The same reference numerals are used throughout the drawings to designate the same or similar parts.
Referring to FIG. 1, there is shown schematically a pressure regulating arrangement for a gas distribution system in which two main pressure regulating valves, 10 and 11, are connected in parallel between inlet junction 12 and main outlet junction 13, interconnecting the main inlet 14 with the main outlet 15. Each main regulator valve has a pressure diaphragm 16 biased by a loading spring 17 with the diaphragm 16 subdividing the housing 18 into first and second chambers, 19 and 20. Since the regulating valves 10 and 11 are identical, the same reference numerals are used for each. The main regulator valves are arranged in the absence of feed back pressure to chamber 19 to seek valve closed condition.
The regulator valves 10 and 11 are controlled by two pilot control valves 21 and 22. The valves 21 and 22, except for the setting of their respective teasing springs 23, are identical and have a diaphragm 24 separating a housing 25 into first and second chambers 26 and 27. Pilot control valves 21 and 22 are constructed for normally open valve condition in the absence of feedback pressure to chamber 26.
As shown in the drawing, the junction 13 is connected via line 28 to chamber 20 of valve 11 and via branch line 29 through an orifice 30 to chamber 19 of valve 11. Similarly, junction 13 is connected via line 31 to chamber 20 of valve 10 and via branch line 32 through an orifice 33 to chamber 19 of valve 10.
Control fluid under regulated pressure is obtained from main inlet 14 via junction 35 through line 36 and a pressure reducing supply pilot 37. From supply pilot 37 a first line 38 supplies the valve 39 in pilot control valve 22 while a second line 40 extends through a clocking solenoid valve 41 and through line 42 to the valve 43 in pilot control valve 21.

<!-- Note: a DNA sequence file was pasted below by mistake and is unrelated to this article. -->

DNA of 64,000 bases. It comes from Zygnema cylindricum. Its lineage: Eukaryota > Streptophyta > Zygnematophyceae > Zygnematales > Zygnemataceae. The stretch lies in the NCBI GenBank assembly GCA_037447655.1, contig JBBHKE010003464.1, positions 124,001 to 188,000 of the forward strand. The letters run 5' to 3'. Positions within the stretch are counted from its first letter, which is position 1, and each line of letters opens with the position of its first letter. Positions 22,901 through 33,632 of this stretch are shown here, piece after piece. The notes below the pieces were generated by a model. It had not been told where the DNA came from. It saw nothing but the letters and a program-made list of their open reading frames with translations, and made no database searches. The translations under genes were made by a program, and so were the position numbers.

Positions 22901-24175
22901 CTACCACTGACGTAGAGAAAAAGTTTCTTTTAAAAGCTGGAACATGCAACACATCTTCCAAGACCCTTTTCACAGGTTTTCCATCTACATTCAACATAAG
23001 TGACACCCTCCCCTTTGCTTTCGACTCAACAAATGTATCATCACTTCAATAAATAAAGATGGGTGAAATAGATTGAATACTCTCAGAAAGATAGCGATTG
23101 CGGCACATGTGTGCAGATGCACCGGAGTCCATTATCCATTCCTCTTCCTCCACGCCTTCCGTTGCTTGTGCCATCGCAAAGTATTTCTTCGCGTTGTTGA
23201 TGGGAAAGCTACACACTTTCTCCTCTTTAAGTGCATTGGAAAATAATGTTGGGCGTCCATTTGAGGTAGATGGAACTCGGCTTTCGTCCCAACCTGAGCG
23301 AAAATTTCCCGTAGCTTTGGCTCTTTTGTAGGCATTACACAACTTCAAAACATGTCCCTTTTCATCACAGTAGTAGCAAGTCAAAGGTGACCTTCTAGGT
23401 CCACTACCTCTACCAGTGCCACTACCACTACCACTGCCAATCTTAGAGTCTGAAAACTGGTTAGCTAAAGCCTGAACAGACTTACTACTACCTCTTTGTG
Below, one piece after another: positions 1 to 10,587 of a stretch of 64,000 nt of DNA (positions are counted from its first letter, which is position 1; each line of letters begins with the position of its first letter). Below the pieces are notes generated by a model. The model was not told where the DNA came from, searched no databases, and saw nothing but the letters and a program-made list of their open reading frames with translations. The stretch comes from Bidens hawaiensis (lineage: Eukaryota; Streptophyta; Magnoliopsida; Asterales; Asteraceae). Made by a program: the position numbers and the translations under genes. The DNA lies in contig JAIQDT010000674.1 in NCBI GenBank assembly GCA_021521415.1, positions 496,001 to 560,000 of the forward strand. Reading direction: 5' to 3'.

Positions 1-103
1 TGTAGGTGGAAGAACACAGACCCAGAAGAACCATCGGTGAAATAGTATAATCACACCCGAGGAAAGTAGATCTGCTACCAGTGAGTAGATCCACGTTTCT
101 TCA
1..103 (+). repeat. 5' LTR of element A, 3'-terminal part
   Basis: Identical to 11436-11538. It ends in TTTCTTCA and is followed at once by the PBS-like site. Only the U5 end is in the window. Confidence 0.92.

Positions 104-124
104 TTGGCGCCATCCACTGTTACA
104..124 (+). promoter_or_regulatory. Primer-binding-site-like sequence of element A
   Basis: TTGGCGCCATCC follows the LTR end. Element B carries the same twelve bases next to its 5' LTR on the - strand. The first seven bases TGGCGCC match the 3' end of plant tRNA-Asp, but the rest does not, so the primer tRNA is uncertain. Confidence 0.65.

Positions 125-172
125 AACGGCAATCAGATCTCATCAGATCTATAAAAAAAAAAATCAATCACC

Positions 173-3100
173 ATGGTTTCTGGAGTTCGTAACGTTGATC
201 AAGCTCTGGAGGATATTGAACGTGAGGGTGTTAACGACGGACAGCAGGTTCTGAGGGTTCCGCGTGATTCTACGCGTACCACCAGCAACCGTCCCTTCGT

The valves 39 and 43, as shown, have their outlets connected in parallel by piping 44 to the chambers 19 of valves 10 and 11. Finally, lines 45 interconnect chambers 26 of valves 21 and 22 with the main outlet junction 13.
"Fisher" Type 1098 regulator valves are presently preferred for regulators 10 and 11, while "Fisher" Y-600P pilot regulator valves implement valves 21 and 22 with their spring biased pneumatically adjustable diaphragm 24.
Pressure reducing supply pilot can be any suitable regulating valve to provide controlling fluid, here the gas, at a pressure of, for example, 5 to 10 p.s.i. The clocking solenoid valve is presently implemented by a Donkin Electroclock produced by Bryan Donkin Ltd. of Chesterfield, England. The device contains a solenoid controlled valve with the solenoid under the control of a clock powered by a lithium battery and programmable to provide up to three on/off changes in any 24-hour period.
Pilot valve 21 is preset to provide a controlled output at some high pressure level such as 9.5" w.c., while pilot valve 22 is preset to a lower value of, for example, 7.5" w.c. So long as clocking solenoid valve is closed, control remains with valve 22 maintaining main outlet pressure at line 15 at the lower pressure setting. Whenever solenoid valve 41 opens, control shifts to pilot valve 21 which overrides valve 22 and maintains outlet pressure at the higher setting.
Thus, during the night, for example, when gas consumption is expected to drop, the lower pressure can be maintained, while during daylight hours, the higher pressure is effective.
Referring now to FIG. 2, somewhat better control can be obtained by connecting the valves 21 and 22 in series and relocating the clocking solenoid valve 41 as illustrated. It should be noted, however, that whereas the higher setting pilot valve 21 was controlled in the embodiment of FIG. 1 by the clocking solenoid valve 41, in FIG. 2 the clocking solenoid valve 41 controls the lower setting pilot valve 22. Thus, when solenoid valve 41 is open the pilot valve 22 is in control maintaining the lower outlet pressure. But, when solenoid valve 41 is closed there is no feedback pressure to chamber 26 of valve 22 and it remains wide open releasing control to the higher setting valve 2 which is in series with it. In all other respects the operation is similar to that of FIG. 1.
Having described the present invention with reference to the presently preferred embodiment thereof, it should be understood that various changes in construction can be introduced by those skilled in the subject art without departing from the true spirit of the invention as defined in the appended claims.